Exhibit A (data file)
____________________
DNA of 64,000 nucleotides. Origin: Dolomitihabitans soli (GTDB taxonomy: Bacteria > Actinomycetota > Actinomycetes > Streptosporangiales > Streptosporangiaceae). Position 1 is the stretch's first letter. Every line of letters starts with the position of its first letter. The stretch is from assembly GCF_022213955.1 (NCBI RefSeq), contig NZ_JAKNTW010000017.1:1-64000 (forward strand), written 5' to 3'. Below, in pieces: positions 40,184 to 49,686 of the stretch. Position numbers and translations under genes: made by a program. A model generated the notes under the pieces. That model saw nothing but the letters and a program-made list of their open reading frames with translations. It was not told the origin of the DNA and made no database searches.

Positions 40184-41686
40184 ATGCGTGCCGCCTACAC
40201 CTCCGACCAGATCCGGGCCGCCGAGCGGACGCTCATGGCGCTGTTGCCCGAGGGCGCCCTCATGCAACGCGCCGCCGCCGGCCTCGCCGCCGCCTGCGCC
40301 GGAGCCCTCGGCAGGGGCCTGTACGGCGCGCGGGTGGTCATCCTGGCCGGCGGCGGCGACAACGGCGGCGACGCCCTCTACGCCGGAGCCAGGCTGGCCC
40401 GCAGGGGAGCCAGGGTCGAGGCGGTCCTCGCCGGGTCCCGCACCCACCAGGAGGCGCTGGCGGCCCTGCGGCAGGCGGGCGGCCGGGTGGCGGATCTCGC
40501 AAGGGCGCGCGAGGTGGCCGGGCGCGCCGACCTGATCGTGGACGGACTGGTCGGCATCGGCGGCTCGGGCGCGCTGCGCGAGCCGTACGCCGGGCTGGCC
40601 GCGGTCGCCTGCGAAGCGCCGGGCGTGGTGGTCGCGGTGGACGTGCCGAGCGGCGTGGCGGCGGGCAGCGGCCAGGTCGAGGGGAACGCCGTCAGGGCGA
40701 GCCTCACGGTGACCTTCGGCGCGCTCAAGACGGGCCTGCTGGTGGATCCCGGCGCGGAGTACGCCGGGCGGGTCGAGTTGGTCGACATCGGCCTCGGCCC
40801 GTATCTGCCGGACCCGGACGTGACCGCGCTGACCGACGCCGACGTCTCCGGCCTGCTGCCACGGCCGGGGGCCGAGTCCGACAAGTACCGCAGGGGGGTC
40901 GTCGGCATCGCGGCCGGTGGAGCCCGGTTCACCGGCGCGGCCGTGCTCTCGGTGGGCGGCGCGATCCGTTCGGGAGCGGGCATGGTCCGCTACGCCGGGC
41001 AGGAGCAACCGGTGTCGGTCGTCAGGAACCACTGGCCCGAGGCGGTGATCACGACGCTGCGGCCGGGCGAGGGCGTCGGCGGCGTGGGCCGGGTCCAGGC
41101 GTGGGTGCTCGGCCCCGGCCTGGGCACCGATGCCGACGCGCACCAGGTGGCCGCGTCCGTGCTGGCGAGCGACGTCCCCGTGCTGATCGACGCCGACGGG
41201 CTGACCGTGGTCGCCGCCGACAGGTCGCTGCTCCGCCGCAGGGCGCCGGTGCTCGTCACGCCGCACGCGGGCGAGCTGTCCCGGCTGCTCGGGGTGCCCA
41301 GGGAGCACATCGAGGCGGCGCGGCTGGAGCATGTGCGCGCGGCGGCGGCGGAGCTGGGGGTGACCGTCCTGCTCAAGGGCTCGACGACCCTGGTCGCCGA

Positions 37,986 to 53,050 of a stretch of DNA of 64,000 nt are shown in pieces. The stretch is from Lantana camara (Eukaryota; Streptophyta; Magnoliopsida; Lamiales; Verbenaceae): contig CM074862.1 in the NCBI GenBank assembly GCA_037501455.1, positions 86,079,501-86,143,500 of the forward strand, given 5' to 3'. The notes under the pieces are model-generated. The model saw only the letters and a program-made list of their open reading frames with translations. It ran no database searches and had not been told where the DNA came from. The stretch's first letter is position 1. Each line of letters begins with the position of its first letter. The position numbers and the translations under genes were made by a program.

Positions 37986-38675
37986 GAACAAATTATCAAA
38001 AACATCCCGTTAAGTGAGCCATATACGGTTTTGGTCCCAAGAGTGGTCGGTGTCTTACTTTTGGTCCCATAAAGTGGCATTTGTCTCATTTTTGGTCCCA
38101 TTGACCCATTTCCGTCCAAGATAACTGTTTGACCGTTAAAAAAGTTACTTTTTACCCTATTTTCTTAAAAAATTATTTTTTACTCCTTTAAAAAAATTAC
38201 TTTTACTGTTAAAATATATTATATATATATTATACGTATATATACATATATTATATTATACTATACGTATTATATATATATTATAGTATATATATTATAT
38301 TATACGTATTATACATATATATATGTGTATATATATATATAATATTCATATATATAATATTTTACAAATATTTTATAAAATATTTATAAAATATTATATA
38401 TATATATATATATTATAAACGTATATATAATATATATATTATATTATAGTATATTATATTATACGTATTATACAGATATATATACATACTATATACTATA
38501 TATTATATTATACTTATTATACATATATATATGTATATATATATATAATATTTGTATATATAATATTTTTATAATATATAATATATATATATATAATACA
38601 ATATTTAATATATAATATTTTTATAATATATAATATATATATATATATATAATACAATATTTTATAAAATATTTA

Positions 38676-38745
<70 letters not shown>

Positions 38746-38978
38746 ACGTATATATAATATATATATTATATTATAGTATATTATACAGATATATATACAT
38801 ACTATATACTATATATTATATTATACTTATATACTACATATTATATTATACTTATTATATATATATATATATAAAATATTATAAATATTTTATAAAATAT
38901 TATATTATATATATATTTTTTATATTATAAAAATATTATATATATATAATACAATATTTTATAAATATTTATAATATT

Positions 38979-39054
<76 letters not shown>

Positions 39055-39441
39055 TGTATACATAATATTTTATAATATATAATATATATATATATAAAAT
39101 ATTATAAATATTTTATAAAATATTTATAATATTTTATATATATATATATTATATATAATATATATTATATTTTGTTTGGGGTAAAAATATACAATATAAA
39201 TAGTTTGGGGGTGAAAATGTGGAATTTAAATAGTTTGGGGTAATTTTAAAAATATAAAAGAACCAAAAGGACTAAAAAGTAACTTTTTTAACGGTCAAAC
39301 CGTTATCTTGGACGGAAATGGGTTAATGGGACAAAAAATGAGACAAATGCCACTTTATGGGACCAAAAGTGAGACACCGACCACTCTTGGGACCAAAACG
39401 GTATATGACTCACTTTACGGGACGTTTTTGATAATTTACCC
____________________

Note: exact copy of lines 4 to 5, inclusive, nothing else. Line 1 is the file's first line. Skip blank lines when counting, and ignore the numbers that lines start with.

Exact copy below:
40201 CTCCGACCAGATCCGGGCCGCCGAGCGGACGCTCATGGCGCTGTTGCCCGAGGGCGCCCTCATGCAACGCGCCGCCGCCGGCCTCGCCGCCGCCTGCGCC
40301 GGAGCCCTCGGCAGGGGCCTGTACGGCGCGCGGGTGGTCATCCTGGCCGGCGGCGGCGACAACGGCGGCGACGCCCTCTACGCCGGAGCCAGGCTGGCCC